In what is being seen as the biggest blow to the Samsung brand image, the recent cases of Note 7 explosions have cost Samsung very dearly. Samsung market value has tanked a whopping $22 billion over two days. This is mainly because of investors seeing a bigger hit to Samsung brand image owing to widening bands and warnings on Note 7 smartphones. With many airlines expressing concern over exploding Note 7, the Federal Aviation Administration (FAA), the organization responsible for advancement, safety, and regulation of civil aviation, recently issued a statement advising users to not use their Note 7 on flights.
The latest action by Samsung in its series of disaster management steps is the software patch it released for Note 7 for users in South Korea who aren’t very keen on returning on their devices for the exchange offer. The software patch will attempt to avoid battery explosions by only letting the Note 7 charge up to 60 percent, reports AP. To make Note 7 users in South Korea aware of the software patch, Samsung released an advertisement about the patch on the front page of a Seoul Shinumn, a Korean newspaper. “It is a measure to put consumer safety first but we apologize for causing inconvenience,” the advertisement by Samsung Electronics said. The update for South Korean users will start from September 20th. Meanwhile, Samsung is also planning to issue new Note 7 with battery issues fixed starting 19th September in South Korea. Though the company has urged users to return the Note 7 and avail the exchange offer, the software patch is likely targeted at users who are reluctant to exchange their devices.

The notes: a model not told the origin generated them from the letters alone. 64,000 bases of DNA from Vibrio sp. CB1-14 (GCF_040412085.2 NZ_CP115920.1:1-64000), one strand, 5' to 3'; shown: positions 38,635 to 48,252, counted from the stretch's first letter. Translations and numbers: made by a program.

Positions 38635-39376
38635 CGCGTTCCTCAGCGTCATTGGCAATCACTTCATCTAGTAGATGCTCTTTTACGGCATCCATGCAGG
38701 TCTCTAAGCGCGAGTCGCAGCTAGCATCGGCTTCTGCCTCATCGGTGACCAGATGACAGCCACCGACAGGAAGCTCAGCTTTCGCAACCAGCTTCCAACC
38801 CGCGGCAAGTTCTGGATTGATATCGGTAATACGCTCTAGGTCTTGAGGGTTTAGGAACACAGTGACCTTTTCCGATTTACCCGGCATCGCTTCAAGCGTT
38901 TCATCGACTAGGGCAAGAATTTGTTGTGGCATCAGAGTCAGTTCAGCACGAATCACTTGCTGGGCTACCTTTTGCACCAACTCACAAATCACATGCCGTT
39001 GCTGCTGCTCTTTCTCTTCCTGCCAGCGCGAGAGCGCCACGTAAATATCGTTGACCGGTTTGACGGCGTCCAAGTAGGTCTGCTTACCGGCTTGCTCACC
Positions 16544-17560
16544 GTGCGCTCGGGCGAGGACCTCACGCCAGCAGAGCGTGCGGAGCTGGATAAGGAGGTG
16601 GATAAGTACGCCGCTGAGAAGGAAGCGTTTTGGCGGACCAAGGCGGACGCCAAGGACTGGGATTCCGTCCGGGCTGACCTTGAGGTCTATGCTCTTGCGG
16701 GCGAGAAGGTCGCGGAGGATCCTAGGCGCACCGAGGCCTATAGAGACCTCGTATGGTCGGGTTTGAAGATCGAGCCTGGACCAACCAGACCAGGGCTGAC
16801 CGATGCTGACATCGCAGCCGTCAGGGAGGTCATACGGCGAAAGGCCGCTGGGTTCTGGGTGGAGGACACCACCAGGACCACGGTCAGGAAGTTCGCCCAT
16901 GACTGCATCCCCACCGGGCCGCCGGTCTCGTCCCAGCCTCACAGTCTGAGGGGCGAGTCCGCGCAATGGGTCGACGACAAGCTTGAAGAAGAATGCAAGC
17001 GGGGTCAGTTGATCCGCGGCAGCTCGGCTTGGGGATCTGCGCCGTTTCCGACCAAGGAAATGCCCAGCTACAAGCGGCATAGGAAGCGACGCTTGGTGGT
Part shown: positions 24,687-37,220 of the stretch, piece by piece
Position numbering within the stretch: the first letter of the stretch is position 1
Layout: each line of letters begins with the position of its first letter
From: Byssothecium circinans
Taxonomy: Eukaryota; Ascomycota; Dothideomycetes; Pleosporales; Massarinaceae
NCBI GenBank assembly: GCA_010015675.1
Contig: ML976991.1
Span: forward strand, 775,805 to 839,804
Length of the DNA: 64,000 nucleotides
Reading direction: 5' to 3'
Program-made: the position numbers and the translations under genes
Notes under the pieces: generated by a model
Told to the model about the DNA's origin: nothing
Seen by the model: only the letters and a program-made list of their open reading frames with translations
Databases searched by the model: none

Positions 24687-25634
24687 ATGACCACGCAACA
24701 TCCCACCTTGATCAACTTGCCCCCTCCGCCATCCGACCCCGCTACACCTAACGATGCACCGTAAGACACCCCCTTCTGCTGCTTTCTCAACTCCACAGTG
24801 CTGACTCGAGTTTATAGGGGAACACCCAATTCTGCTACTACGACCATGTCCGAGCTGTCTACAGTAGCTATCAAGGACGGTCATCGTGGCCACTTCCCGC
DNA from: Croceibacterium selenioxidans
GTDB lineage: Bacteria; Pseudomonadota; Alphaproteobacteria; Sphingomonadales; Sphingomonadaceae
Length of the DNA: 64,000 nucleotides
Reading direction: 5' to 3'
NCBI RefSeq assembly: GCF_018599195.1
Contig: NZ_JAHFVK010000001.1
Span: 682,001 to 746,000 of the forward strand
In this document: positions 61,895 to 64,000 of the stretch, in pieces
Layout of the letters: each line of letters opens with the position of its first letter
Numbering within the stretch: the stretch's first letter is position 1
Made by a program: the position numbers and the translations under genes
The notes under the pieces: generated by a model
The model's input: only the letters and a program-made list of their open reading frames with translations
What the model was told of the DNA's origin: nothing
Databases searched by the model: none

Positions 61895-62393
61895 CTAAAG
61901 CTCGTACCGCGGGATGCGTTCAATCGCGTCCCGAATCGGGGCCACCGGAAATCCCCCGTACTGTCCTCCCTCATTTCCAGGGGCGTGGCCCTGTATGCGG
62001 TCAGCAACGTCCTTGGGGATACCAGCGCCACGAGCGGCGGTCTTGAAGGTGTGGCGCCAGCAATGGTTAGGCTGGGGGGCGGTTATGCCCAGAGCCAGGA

Whether a similar update will be made available to users across the globe isn’t known yet. It’s also unclear whether this update will be forced on the users. What’s however known for sure is that the recall of Note 7 has cost Samsung dearly – both in terms of brand image and market value. Shares plunged 11% since Friday, the biggest two-day decline for the Korean giant since 2008. The stock drop suggests that the damage to Samsung’s brand may well go beyond $1 billion.
It’s well known that Samsung spends heavily on advertising and brand building. The Korean giant had hoped to get a head start over Apple iPhone 7 with the Galaxy Note 7. However, it now looks like Samsung has lost the strategic advantage the early launch of Note 7 was supposed to bring in.